Since 2002, Planetary Radio has visited with a scientist, engineer, project manager, advocate, or writer who provides a unique perspective on the quest for knowledge about our solar system and beyond. The full show archive is available for free.
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Jeremy Graeber, the assistant launch director at Kennedy Space Center in Florida, joins Planetary Radio to recount his experience on the night of Artemis I’s historic launch.
Lori Garver went up against powerful forces inside and outside NASA to create the hugely successful commercial cargo and crew programs.
Space exploration historian Michael Neufeld traces the fascinating history of one of NASA’s most successful programs of planetary exploration.
Planetary Society chief of D.C. operations Brendan Curry returns for a look ahead at what to expect in 2022.
NASA has approved development of the NEO Surveyor space telescope. Project lead Amy Mainzer shares her hopes for this vital planetary defense tool.
NASA chose SpaceX’s Starship as the sole winner of its human lunar lander development contract in a move that may also take us closer to Mars.
Elon Musk’s SpaceX nearly failed 15 years ago as it struggled to launch its first rocket. Eric Berger has written about this challenging early era and how it helped create today’s successful, innovative company.
The Coalition for Deep Space Exploration’s Mary Lynne Dittmar talks with Casey Dreier about how and why spacefaring nations prioritize funding for space development and exploration.
Space historian Dr. Roger Launius joins the show to explain why Apollo happened the way it did, how a moonshot briefly became a solution to a national security problem, and why it is unlikely to happen again.
Can NASA return astronauts to the Moon by 2024? Vice President Mike Pence shocked the space community by announcing this ambitious new goal just weeks after the Trump Administration proposed a half-billion dollar cut to the space agency.
The last few days have seen developments that will shape the space exploration plans of Canada and the USA. The Planetary Society’s Kate Howells is a member of Canada’s Space Advisory Board. She reviews the nation’s new space policy.
Mat Kaplan’s Huntsville, Alabama trip wraps up with a tour of the historic and history-making Marshall Space Flight Center. Join him at the control center for research underway on the International Space Station, under a tent where a critical component of the Space Launch System rocket is getting finishing touches, in a conversation about the Fermi spacecraft’s search for the universe’s biggest explosions, and with the Center’s Associate Director for Technical efforts.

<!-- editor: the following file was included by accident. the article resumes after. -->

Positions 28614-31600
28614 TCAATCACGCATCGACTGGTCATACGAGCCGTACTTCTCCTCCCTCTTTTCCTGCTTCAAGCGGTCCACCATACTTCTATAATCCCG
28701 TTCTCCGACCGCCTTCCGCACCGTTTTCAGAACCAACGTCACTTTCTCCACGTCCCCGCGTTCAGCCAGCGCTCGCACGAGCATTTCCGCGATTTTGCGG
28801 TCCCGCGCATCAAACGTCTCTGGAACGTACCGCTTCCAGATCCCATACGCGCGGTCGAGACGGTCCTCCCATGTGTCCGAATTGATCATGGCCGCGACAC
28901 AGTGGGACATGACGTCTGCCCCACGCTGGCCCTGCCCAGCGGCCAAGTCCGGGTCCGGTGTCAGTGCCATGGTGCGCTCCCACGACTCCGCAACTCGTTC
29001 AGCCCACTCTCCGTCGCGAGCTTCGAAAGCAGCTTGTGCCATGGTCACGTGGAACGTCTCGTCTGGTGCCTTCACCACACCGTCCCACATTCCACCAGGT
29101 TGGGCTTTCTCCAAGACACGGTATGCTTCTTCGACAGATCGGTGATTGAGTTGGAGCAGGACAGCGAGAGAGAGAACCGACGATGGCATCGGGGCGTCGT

Host Mat Kaplan begins a two-episode visit to Huntsville and the Marshall Space Flight Center, recorded this week at the US Space and Rocket Center with astronaut Don Thomas, 94-year-old Apollo engineer Alex McCool, and Alabama Senator Doug Jones.
Mat’s first-ever four-way conversation with Jason Davis, Casey Dreier and Emily Lakdawalla reviews the biggest 2017 events in space exploration and provides their predictions of what to look for in the new year.
Fifteen years before Sputnik, on a bright 1942 afternoon in northern Germany, a thundering machine of metal and fire pierced the sky, ultimately touching the edge of space for the first time in history. It opened a new era of opportunity and terror with rocket technology. Dr. Michael Neufeld joins us discuss the significance of this test and how it happened.
The human journey to the Red Planet is long and hard, but Mat’s conversation with three NASA Associate Administrators at the Humans to Mars Summit was filled with cautious optimism.
Moon or Mars? Should NASA depend on private companies? What’s the goal of human spaceflight? These questions were debated three decades ago, yet are just as relevant today. Does that mean space policy is stagnant?
The longtime editor of outstanding online space news source Universe Today has just written about nine robotic missions of exploration in
CEO Randa Milliron introduces us to Interorbital Systems, which wants to put your payload in orbit for as little as $8,000. Can they do it?
No one is more excited about eclipses than famed solar astronomer and author Jay Pasachoff. He looks forward to the total solar eclipse in August of 2017.